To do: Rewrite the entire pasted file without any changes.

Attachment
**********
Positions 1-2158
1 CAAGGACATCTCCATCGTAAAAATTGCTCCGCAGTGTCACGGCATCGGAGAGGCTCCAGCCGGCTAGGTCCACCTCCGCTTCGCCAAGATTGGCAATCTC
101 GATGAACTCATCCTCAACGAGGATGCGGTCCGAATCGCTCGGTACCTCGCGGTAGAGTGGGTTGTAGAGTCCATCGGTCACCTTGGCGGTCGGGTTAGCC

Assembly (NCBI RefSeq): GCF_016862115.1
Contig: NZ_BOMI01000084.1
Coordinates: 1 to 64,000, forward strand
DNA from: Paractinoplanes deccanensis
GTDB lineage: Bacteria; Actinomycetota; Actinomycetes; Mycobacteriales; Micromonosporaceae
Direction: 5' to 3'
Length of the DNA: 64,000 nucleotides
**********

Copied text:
Positions 1-2158
1 CAAGGACATCTCCATCGTAAAAATTGCTCCGCAGTGTCACGGCATCGGAGAGGCTCCAGCCGGCTAGGTCCACCTCCGCTTCGCCAAGATTGGCAATCTC
101 GATGAACTCATCCTCAACGAGGATGCGGTCCGAATCGCTCGGTACCTCGCGGTAGAGTGGGTTGTAGAGTCCATCGGTCACCTTGGCGGTCGGGTTAGCC

Assembly (NCBI RefSeq): GCF_016862115.1
Contig: NZ_BOMI01000084.1
Coordinates: 1 to 64,000, forward strand
DNA from: Paractinoplanes deccanensis
GTDB lineage: Bacteria; Actinomycetota; Actinomycetes; Mycobacteriales; Micromonosporaceae
Direction: 5' to 3'
Length of the DNA: 64,000 nucleotides